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Kianga Ford, Visual Artist, Heads to Duke

Feb 21, 2012

Kianga Ford, Visual Artist, Heads to Duke

By Thea Neal

Kianga Ford often ponders where she's from. Despite originally hailing from Florida, her roots have spread all over the world, influencing her art installations that ask "what narrative space lies between people."

"I don’t think I'm really from anywhere anymore," she said. "But I spend a lot of time thinking about that question."

The first of her family to finish college, Ford says she brings "both the hustle and the sensitivity" — qualities she shares with her family members — to her art. Her work creates unusual spaces that often comment on society and economy. She intertwines dance and music within her performance installations. Recently, she created a space in Toronto which encouraged people to dance with strangers.

Ford attended Georgetown University and has done residencies from China to Nevada. She'll be a visiting artist at Duke from Feb 28-March 1. She recently spoke with Duke Today's Thea Neal about her work.
 
What should students expect out of your talk at Duke?

An honest conversation. I've made a lot of work in a relatively short career. I enjoy the occasion of these talks to string together different constellations of projects and think about how they fit together, to see what kind of sense I’m trying to make. These talks are really important for me as part of reflecting on and evolving the work. The questions that people ask are really vital, so maybe students should expect that I am inviting them to participate in the process.
 
Who or what inspires your work?

Short answer: everything. I'm not selective; I'm a synthesist. It's a good day when I can see the relationship between, say, Jennifer Hudson and the price of sugar.  It's a better day when I can make work that reflects those connections in a way that is engaging.
 
How did you come into the art world?

Almost by accident. I can't paint, and I don't draw, so this isn't really where I saw myself. I was working on a Ph.D. and realized that my argument was spatial as much at it was textual, so I went rogue and went to art school. Working in installation and site-specific experience, I am able to show people what I'm thinking about things like intimacy and community formation, rather than just telling them. I really enjoy being able to create conditions for collective analysis that are more than just my conclusions.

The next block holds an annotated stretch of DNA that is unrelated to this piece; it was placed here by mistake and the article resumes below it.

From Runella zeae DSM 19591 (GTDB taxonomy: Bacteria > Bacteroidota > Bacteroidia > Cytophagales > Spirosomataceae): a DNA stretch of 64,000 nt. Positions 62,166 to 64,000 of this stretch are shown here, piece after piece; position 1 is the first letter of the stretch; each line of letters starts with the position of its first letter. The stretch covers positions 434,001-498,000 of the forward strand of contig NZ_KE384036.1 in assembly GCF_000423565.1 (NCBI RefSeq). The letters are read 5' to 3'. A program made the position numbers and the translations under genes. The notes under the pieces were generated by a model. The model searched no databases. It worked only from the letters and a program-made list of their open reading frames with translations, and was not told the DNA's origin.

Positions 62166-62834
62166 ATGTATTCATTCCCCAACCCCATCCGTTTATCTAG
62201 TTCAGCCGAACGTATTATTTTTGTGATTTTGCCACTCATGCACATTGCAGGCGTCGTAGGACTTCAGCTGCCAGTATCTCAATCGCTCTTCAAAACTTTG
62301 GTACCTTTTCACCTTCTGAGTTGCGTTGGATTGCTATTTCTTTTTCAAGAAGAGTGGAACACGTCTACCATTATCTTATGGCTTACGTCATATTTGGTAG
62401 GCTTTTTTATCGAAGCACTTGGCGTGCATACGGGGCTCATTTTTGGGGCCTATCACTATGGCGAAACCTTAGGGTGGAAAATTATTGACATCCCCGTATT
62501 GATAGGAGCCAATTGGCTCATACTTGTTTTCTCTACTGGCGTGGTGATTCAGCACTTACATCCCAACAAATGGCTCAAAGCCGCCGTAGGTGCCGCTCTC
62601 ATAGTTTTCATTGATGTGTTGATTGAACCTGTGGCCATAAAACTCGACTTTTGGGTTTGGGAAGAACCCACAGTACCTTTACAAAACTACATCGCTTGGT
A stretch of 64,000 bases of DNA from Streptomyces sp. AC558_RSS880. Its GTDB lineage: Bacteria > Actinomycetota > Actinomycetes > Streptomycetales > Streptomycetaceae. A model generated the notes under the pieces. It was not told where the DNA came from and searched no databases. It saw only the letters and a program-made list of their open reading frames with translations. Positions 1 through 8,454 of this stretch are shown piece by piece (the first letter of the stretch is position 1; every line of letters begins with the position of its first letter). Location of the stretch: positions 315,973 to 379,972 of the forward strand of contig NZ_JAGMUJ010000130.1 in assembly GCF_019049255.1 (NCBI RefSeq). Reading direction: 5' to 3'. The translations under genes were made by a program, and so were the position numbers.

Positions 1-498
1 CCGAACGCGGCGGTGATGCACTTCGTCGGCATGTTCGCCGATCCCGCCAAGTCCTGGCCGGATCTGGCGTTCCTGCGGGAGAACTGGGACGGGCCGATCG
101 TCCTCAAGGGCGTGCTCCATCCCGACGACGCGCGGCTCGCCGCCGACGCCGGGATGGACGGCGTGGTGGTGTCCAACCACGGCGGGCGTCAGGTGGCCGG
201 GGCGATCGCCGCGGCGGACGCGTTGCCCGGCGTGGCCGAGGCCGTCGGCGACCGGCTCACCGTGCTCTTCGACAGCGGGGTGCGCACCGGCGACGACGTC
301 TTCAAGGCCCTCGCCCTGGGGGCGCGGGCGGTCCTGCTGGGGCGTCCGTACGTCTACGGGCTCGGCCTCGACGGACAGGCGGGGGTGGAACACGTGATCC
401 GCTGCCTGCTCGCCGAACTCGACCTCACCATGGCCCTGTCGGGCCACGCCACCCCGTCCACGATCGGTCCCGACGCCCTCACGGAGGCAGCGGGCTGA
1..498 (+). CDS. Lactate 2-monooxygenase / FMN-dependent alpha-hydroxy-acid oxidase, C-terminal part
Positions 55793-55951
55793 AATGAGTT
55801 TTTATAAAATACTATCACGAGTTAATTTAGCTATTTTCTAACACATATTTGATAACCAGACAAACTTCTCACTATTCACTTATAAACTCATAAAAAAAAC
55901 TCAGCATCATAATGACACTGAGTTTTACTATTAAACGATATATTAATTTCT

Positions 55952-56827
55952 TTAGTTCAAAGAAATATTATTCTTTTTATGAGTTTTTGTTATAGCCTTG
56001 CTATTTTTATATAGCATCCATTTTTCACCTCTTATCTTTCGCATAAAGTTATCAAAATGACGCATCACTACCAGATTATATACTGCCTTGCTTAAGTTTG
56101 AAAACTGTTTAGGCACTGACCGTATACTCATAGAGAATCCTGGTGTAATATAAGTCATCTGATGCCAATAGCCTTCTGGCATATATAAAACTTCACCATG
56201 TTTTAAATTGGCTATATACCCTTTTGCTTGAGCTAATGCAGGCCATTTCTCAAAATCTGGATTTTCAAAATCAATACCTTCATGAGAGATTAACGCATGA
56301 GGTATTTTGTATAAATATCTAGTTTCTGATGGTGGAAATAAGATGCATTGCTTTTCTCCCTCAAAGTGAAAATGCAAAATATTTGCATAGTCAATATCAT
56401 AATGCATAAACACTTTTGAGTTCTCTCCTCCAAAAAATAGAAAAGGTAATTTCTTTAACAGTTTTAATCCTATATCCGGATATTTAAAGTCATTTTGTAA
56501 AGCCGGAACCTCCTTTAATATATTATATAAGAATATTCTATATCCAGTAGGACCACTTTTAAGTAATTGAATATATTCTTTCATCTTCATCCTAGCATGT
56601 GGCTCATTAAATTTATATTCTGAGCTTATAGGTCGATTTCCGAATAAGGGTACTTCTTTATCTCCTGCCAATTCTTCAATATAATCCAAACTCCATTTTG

What's important for student artists to consider when trying to follow their dreams?

That, for a long time, you will be the only one who understands your practice, and you just have to tough it out through that desert and make what you feel inclined to make and look regularly back, with rigor, at the work that you've made. Whether you're getting a lot of attention or no attention, you are solely responsible for guiding your vision. Even if you're on the cover of ArtForum, you are still alone in your investment in and understanding of this work. Having more stakeholders can even make it harder to understand this condition. So, if you are actually alone for a while, with no critical feedback or market or whatever else you imagine comes with success, see this as a gift, as an honest reflection of the path that you have chosen and an unencumbered opportunity for you to continue to define your vision. And use your peers for communion rather than to measure yourself against. This is a long-distance race if you're lucky, so it doesn’t matter who looks like they are winning today or next year; if you stay with your practice over time, there is a success in that all its own.
 
What's the most interesting thing you've experienced lately?

I got an e-mail, out of the blue, from a student in Brazil who had read about a dance project I did in Toronto in 2010 (Dances with Strangers) and really connected with it.  She told me a story about her life, one of nomadism and living in between places - Europe, the U.S., Brazil. And she had a level of understanding of her movement that to me seemed quite extraordinary. To meet people that understand more than you do about what you’re trying to say and to be able to engage them in dialogue, that is one of the most incredible gifts of art.

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